Two days ago marked the 10th anniversary of the landfall of Hurricane Katrina along the Gulf Coast. The greatest impact was in the city of New Orleans where the failure of the federal levees submerged some 80% of the city. An estimated 400,000 people were evacuated or displaced from their homes and over 1,800 died, the majority of whom were from New Orleans.
There were bands in the street celebrating the city’s recovery. Specials on CNN and network TV. President Obama stopped by, as did former presidents George W. Bush and Bill Clinton. There was a conference hosted by The Atlantic recognizing the city’s resilience. Most major newspapers ran features commemorating that dreadful day and the city’s remarkable recovery. The city has been largely rebuilt and repopulated since that disaster.
Except, not really. Some areas, such as the Lower 9th Ward, that were hardest hit, have struggled to return to normal and face serious challenges, including persistent crime and intrinsic poverty. As detailed in a sobering feature in Mother Jones earlier this month, “Four of the city’s poorest neighborhoods, including the Lower Ninth Ward, are still largely abandoned, with less than half of their pre-storm populations.” NPR’s Greg Allen was quoted in the article following a visit to the area earlier this summer. “One of the first things you notice is the many empty lots, several on every street. Instead of houses, they now hold weeds and tall grass… Some streets are so filled with potholes, cars can’t drive down them. There are a few convenience stores and fast food stands, but no supermarkets or grocery stores.” The article continues: “Some residents in the neighborhood sold their properties to the state after the storm, Allen explained. Others wanted to rebuild their homes but did not receive enough federal money to cover the costs of reconstruction.” Some areas that were less severely damaged are recovering, with higher-earning residents moving into previously working-class neighborhoods. It’s not a pretty picture.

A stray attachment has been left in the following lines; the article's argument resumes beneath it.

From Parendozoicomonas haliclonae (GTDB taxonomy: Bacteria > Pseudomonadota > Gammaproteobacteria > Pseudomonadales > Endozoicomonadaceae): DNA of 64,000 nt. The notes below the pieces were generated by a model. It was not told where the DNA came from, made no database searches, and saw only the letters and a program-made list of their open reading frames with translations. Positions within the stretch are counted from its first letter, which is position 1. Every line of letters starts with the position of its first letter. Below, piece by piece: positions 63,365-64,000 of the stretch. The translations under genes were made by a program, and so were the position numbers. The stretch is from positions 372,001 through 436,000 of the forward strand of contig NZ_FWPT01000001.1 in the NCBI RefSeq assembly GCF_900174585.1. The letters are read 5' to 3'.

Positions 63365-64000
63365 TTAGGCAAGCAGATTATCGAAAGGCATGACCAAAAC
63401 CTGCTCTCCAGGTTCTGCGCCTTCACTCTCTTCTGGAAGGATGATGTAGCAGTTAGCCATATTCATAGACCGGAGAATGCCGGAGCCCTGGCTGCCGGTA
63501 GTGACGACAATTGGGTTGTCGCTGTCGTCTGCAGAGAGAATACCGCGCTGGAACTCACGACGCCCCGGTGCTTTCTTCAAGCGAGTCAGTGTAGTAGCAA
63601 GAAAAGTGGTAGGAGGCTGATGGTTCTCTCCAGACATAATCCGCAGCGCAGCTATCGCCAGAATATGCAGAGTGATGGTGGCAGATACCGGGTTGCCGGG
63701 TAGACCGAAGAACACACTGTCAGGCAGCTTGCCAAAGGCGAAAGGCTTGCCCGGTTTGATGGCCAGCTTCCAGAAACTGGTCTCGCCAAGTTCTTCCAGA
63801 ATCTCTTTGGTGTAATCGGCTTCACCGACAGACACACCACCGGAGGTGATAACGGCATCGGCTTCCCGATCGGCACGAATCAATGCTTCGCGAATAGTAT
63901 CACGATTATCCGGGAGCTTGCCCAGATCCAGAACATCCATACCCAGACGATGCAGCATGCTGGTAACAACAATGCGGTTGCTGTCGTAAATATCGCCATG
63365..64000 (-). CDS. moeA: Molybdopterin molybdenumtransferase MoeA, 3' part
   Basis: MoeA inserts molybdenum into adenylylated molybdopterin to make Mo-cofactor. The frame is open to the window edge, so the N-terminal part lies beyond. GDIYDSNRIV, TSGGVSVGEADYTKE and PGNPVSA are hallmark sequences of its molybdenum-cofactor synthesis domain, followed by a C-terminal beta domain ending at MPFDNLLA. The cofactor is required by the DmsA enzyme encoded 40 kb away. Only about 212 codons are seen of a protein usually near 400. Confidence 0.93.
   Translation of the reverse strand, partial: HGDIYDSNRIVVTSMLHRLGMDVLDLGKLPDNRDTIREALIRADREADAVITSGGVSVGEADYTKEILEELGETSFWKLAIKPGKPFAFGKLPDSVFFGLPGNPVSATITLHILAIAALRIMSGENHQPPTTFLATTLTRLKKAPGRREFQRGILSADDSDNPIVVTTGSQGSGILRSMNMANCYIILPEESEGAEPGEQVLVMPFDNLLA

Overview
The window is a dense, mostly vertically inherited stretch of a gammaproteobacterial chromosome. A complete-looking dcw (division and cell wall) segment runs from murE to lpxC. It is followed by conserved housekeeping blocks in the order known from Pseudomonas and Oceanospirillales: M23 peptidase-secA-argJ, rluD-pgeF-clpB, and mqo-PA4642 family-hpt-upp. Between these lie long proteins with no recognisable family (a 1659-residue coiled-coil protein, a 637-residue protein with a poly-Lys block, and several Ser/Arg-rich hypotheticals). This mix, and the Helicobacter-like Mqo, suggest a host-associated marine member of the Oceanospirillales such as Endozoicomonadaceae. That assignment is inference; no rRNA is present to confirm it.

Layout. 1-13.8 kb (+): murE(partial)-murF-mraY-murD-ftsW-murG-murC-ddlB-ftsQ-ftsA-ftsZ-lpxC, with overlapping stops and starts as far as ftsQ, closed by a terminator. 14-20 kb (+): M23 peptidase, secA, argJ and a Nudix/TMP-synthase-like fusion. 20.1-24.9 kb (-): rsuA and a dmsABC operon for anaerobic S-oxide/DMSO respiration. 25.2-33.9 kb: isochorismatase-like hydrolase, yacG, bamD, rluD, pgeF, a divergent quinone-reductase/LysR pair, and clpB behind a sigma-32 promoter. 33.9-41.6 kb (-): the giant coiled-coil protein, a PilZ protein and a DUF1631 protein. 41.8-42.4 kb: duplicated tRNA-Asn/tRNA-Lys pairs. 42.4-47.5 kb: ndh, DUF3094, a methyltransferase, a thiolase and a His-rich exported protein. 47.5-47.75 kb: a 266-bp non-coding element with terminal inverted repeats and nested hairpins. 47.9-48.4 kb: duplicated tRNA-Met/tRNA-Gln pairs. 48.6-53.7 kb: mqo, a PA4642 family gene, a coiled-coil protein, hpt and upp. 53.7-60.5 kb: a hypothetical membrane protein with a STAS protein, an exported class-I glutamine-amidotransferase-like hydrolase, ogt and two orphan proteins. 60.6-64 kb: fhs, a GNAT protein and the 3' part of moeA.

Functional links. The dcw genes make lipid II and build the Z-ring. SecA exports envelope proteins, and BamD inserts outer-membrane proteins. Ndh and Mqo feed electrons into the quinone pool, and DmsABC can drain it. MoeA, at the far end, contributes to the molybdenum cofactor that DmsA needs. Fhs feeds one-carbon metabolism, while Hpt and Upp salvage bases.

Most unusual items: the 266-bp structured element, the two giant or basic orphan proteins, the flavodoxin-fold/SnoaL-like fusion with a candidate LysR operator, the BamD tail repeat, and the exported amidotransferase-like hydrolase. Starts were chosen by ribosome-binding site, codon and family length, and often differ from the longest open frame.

BuzzFeed News reporters also visited Louisiana and Mississippi speaking to dozens of people whose lives were changed by the storm. They published a series of articles “on how life, crime, and politics have shifted since the storm hit 10 years ago.” One feature questioned whether the gentrification that is occurring throughout the city was saving New Orleans or ruining it. “New bike lanes have been built, massive redevelopment projects are underway, and commercial areas like Broad Street in Mid-City … which once were home to liquor stores and check cashing joints, now have boutique tea shops, gourmet restaurants, and upscale grocery stores.”
While change is inevitable, what made New Orleans so unique is its people and its culture. If the changes that the city continues to go through prevent many of the people that made this uniqueness work from living there, what then what will the city really have gained?